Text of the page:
Wednesday, July 20, 2011

ugliest man in the county

Tom Jones, not quite the ugliest
man in the county
In 1903, my great-great-grandfather Tom Jones was a contestant for the title of "ugliest man" in Christian County, Kentucky. The contest was hosted by the Hopkinsville Kentuckian newspaper and was wildly popular. People voted for their favorite ugly man by buying subscriptions to the  newspaper or by returning ballots that were clipped from the newspaper.

All of the contestants, including Tom Jones, were nominated for the honor (and accepted the nominations) in March of 1903, and the race was off! The voting concluded in August of 1903.  During the 5-month election, over 25,000 votes were cast for ugly men.  Fortunately (or unfortunately) Tom Jones lost the election. Out of the 9 men who remained in the contest until the end, Tom finished second to the last with just 131 votes.  It could be said then that he was the eighth ugliest man in Christian County.

Charlie Smithson, winner of the title of
ugliest man in Christian County
The winner of the honor of Ugliest Man in Christian County was a man named Charlie Smithson, who received over 10,000 votes. His prize was a gold watch and also honor and prestige.

From what I've been able to tell, these "ugliest man" competitions were phenomenons particular to Kentucky. They went hand-in-hand with corresponding elections for "prettiest lady" (or "Most Popular Young Lady" in Christian County). For all intents-and-purposes, it seems that the goal of the election was really to elect ugly men. These men, though ugly, were supposed to be pleasant and good-natured about their appearance and were usually "jokesters" in their communities. Although the candidates were originally nominated by other people, they could not be included in the race unless they accepted the nomination. At least 5 men dropped out of the race during its 5-month duration, perhaps because their feelings really did get hurt?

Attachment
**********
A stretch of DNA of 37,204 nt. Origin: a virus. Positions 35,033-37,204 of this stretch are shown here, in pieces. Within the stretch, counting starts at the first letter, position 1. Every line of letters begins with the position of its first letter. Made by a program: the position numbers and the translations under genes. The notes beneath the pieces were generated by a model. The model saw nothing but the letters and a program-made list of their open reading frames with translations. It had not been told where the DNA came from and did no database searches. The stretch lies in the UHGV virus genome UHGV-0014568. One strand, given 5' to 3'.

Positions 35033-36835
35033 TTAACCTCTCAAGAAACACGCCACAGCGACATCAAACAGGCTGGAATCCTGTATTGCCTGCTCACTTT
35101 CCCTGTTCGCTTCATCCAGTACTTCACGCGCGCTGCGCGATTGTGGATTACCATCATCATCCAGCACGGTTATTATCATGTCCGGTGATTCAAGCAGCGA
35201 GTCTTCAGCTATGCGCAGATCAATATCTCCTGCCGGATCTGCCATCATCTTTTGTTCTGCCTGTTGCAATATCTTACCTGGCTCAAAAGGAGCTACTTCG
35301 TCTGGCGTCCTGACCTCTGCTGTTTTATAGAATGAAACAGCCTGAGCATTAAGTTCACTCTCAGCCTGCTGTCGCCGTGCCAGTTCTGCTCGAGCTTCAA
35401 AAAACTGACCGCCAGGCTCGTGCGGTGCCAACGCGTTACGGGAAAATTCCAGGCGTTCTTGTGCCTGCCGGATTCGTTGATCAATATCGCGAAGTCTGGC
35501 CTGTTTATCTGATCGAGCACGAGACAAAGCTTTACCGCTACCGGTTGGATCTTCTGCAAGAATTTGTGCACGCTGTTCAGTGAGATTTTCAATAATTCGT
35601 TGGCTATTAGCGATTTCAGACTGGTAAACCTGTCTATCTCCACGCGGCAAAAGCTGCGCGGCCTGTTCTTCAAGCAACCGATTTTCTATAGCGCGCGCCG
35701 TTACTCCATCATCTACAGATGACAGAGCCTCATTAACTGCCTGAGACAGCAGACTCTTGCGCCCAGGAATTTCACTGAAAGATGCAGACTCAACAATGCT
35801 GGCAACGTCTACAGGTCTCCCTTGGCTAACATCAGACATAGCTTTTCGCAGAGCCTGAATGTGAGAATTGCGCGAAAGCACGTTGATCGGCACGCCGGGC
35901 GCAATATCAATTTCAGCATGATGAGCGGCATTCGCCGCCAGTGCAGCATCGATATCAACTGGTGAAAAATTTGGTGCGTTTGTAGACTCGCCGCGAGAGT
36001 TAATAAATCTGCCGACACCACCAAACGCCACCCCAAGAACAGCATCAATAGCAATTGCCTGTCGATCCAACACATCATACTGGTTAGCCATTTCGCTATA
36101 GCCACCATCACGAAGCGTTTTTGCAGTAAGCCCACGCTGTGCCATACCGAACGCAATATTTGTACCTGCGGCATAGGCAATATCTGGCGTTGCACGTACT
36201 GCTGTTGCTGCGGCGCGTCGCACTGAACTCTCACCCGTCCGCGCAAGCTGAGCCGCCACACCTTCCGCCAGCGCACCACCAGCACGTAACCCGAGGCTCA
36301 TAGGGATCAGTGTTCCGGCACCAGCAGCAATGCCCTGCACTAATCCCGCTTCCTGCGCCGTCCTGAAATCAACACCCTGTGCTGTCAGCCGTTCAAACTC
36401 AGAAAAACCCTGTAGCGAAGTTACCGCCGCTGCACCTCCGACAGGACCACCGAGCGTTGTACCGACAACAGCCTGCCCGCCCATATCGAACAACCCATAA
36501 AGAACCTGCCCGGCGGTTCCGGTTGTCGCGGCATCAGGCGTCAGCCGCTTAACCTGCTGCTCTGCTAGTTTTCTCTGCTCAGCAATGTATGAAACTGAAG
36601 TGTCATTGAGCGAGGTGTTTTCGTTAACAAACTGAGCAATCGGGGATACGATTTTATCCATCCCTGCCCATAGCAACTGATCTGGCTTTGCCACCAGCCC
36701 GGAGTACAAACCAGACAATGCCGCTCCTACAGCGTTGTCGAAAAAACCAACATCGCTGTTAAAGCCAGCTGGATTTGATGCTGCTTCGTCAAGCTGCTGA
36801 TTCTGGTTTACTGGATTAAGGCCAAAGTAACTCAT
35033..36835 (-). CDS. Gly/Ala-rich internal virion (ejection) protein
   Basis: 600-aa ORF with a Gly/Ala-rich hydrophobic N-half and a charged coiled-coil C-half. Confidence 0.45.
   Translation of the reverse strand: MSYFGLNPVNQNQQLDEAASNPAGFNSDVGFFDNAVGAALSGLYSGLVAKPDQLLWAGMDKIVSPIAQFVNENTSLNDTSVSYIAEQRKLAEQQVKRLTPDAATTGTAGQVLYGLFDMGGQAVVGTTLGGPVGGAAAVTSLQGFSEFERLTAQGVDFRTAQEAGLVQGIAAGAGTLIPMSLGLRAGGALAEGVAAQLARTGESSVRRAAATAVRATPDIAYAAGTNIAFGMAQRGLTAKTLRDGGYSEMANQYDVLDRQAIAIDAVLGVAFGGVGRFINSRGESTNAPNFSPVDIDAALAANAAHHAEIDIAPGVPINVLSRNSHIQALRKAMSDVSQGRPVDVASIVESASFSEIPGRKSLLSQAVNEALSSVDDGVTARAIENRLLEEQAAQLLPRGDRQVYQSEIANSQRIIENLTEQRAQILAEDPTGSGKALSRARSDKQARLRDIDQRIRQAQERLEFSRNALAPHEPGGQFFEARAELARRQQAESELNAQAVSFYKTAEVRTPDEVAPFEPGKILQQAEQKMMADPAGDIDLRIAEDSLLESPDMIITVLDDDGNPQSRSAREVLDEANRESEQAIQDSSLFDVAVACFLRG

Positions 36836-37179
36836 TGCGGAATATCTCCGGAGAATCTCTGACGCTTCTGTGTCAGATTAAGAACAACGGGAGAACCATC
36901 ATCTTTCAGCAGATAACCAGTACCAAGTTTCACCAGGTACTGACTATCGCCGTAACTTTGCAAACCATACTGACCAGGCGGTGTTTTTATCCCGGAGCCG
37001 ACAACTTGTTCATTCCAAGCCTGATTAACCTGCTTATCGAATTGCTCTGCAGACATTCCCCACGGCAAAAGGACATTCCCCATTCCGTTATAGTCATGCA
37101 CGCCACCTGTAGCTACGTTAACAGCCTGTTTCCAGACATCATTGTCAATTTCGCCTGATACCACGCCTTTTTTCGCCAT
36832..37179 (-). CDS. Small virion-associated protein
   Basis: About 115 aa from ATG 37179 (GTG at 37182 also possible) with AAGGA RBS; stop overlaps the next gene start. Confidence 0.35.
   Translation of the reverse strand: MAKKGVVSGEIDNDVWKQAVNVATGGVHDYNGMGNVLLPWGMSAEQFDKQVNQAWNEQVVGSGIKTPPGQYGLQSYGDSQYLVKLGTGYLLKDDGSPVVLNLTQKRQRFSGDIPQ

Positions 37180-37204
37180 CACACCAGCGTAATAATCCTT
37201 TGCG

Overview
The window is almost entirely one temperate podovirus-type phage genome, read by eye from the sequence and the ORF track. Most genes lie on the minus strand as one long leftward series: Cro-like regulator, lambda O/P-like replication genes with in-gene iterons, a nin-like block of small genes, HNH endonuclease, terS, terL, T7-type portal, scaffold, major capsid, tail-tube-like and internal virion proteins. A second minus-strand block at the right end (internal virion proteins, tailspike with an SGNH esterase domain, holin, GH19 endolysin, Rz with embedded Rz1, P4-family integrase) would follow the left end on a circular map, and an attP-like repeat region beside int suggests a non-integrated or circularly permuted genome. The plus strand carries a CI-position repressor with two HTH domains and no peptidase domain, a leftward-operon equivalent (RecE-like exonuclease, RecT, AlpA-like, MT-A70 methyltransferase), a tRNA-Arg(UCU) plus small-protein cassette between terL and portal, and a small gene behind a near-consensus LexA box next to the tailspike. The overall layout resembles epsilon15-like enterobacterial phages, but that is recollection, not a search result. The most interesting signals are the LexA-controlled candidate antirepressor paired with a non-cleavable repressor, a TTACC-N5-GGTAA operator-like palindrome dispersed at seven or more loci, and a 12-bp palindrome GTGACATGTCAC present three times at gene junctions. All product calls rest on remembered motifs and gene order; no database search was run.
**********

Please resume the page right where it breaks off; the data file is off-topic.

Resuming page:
a ballot and advertisement for the
election from the Hopkinsville Kentuckian
In reality, the election was a fundraiser of sorts put on by the newspaper in order to increase newspaper circulation.

"The contest is to be conducted in a spirit of pleasantry and not to hurt people's feelings. Candidates who enter the contest in good faith will be expected to furnish a photograph, if one can be taken without breaking the camera."

My descent from Tom Jones:

Thomas A. Jones md. Lee P. Whitlock
- Louetha Jones md. Newell B. Brown
-- Bettye Brown md. Paul Wadleigh
--- Randy Wadleigh md. Barbara Plymale
---- Ryan Wadleigh

Saturday, July 9, 2011

witchcraft runs in the family

Part of the original examination/testimony of Mary Lacey
during her interrogations for witchcraft, July 21, 1692
(Click to enlarge)
The Salem Witchcraft Trials of 1692 was a period of mass hysteria in colonial Massachusetts.  The outbreak began in Salem Village (now Danvers), but soon spread to other towns and villages in the colony.  Witches were accused in other towns and were brought to Salem Village for their incarcerations, interrogations, trials and in some cases, executions. 

The Witches
I have four known ancestors who were accused or convicted witches during this period:
  • Mary Lacey (18) of Andover, MA - accused, interrogated and tortured, but never tried or convicted
  • Mrs. Mary Foster Lacey (40) of Andover, MA - convicted and sentenced to death, but eventually released
  • Mrs. Ann Foster (about 75) of Andover, MA - convicted and sentenced to death, but died in prison
  • Mrs. Mary Perkins Bradbury (77) of Salisbury, MA - convicted and sentenced to death, but supposedly escaped from prison
an 1849 painting by Thomas Noble meant to
depict a Salem witch being arrested. Perhaps
this was similar to the scene when my ancestor Mary
Lacey, who was 18, was arrested for witchcraft
Sometime in 1692, Mrs. Elizabeth Phelps Ballard of Andover, Massachusetts (who also happens to be my ancestor) began to suffer from a mysterious fever and illness that baffled her doctors. She eventually died in July of 1692. Considering the witch hunt going on in nearby Salem Village, her husband Joseph naturally assumed that witchcraft or sorcery was the cause of his wife's demise.  Several "afflicted" girls were brought from Salem to Andover to identify the witches that were responsible. Their identifications fell on three of my direct ancestors; a teenage girl (Mary Lacey), her mother (Mary Foster Lacey) and her grandmother (Ann Foster).